Uber has begun plans for a flying taxi that would cruise above congested roadways, getting you to your destination on time and in style. Sounds pretty futuristic, right? If Uber and NASA (who will be assisting with the project) reach their objective, they’ll have the first paying customer from Los Angeles sitting in a flying taxi in 2023.
Stranger Things is good TV. It’s that simple. It’s fun, it’s frightening, it’s got Winona Ryder in it. Plus there’s the fashion…or, one sweater in particular. A bunch of raving Stranger Things fans crashed the website for the Science Museum of Minnesota when it announced it was selling the purple brontosaurus hoodie worn by one of the characters, Dustin Henderson, in season one.
There’s a heated debate happening on the Internet today, and you’re going to want to get in on it. This here photo of a Vans skate shoe is causing all sorts of arguments because of its perceived colour(s). Some people are seeing this shoe as grey and teal while others are see it as white and pink. It’s like that dress from 2015 where some people saw it as white and gold while others saw blue and black, or these flip flops with the same colour combos. What colour do you see in each situation?
Muck Rack makes it simple to find people, tweets, or articles that mention any name, keyword, company, hashtag etc. We've compiled this guide to help you make the most of your search.
Selecting a term
Start searching tweets, articles from media outlets, articles mentioned in tweets, journalists'
names, titles and bios with some suggested searches:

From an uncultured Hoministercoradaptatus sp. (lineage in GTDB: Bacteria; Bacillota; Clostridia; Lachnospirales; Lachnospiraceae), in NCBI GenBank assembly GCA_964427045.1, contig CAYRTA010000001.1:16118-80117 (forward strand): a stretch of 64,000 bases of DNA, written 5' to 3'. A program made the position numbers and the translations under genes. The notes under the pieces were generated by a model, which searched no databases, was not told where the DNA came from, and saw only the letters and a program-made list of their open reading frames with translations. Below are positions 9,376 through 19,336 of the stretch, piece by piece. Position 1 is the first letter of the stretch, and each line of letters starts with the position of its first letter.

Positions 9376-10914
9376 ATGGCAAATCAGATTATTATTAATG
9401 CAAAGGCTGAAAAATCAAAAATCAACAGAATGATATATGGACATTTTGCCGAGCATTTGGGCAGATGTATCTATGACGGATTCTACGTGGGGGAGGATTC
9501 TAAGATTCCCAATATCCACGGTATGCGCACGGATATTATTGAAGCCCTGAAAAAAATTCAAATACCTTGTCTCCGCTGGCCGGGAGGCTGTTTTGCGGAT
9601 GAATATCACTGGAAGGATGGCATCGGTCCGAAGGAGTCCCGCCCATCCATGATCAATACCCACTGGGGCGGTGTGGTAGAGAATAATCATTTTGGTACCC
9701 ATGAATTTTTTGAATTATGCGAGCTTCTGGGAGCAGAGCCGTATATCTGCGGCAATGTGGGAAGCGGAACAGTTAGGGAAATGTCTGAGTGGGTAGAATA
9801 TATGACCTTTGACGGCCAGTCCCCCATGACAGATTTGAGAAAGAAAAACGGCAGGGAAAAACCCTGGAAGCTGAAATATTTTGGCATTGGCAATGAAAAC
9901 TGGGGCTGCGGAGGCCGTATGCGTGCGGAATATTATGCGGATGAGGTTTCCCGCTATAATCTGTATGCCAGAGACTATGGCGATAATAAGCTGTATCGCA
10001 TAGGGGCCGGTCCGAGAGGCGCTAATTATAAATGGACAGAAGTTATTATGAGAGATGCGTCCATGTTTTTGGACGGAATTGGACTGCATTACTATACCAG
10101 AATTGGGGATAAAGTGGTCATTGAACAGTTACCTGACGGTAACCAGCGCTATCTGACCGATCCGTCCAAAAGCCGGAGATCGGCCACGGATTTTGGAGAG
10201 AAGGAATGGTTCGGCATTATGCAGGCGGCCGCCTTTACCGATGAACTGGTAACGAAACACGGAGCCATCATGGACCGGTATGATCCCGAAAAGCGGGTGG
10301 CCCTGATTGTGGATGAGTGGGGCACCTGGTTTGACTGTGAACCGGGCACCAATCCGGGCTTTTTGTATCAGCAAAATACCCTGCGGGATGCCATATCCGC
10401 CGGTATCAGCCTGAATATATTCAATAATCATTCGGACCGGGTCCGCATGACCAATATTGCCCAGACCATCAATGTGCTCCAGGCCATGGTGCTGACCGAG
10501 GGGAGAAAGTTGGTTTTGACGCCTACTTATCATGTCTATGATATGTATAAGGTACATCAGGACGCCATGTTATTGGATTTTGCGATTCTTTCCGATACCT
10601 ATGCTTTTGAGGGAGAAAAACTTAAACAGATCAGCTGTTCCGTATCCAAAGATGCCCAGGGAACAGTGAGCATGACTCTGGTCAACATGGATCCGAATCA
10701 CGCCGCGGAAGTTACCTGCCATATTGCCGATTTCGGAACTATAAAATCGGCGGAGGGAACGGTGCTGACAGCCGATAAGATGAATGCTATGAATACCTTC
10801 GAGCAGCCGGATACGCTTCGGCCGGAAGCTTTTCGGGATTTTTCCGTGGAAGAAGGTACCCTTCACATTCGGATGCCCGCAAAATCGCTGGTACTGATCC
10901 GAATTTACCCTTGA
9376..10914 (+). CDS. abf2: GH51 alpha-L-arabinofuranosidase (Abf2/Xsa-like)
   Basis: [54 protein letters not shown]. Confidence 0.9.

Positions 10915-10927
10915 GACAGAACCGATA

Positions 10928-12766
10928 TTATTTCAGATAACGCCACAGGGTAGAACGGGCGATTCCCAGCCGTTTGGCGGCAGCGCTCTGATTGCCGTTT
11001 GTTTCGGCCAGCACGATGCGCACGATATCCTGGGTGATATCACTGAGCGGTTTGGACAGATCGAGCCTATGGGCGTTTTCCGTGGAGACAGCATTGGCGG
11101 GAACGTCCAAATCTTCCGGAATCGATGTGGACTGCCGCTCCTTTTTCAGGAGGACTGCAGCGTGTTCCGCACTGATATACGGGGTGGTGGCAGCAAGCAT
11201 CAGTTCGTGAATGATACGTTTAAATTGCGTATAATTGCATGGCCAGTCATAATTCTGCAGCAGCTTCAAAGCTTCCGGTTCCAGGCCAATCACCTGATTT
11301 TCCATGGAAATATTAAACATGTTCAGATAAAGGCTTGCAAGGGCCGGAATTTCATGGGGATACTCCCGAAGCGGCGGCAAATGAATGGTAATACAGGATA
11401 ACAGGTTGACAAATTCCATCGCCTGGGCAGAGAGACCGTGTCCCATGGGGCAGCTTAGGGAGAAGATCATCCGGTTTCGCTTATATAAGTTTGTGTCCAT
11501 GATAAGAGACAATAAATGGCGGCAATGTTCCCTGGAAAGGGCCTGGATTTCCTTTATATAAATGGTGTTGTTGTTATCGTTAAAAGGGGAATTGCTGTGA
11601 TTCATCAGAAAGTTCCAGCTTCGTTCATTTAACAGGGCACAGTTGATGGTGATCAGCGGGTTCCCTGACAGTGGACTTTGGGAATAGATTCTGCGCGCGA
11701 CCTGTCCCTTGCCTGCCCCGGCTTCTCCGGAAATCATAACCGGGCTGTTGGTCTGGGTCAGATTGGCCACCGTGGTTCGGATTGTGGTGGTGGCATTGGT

Companies or Topics (e.g. iPhone, Microsoft)
Phrases (e.g. "cloud computing") — use quotes to keep the terms together
Twitter handles (e.g. @username) — returns those who have mentioned or replied to
Names (e.g. "David Pogue")
Hashtags (e.g. #sxsw, #london2012)
Bio details (e.g. vegan, Olympics, father)
Muck Rack's Advanced Search allows for many boolean operators.
Find results that mention multiple specified terms, use AND or
+. For example, ensure each result contains both Elon Musk and Mark Zuckerberg by
searching Musk AND Zuckerberg or Musk + Zuckerberg.
Use the operators OR or , to broaden your search when you'd like either of
multiple terms to appear in results. (This is the default behavior of our search when no operators
are used). For example, results will contain either cake or cookie by searching cake OR cookie or cake,cookie
Use NOT or - to subtract results from your search. For
example, searching Disney will yield results about the Walt Disney Company as well as Walt Disney
World Resort. To exclude mentions of Disney World, search for Disney -World or Disney
When using one of these operators with a phrase, enclose it in quotation marks. For example, you can
find results about smartphones excluding Apple's iPhone 4S by searching smartphone -"iPhone
Exact case matching or punctuation
If you're searching for a brand name or keyword that relies on specific punctuation marks or capitalization, you can
find results that match your exact query by adding matchcase: before the keyword you're searching for, like matchcase:E*TRADE .
Use parentheses to separate multiple
boolean phrases. For example, to find journalists talking about having fun in Disney World or
Disneyland, search for ("disney world" OR disneyland) AND fun.
An asterisk can be used to search for any variation of a root word truncated by the asterisk. For example, searching for admin* will return results for administrator, administration, administer, administered, etc.
A near operator is an AND operator where you can control the distance between the words. You can vary the distance the near operation uses by adding a forward slash and number (between 0-99) such as strawberries NEAR/10 "whipped cream", which means the strawberries must exist within 10 words of "whipped cream".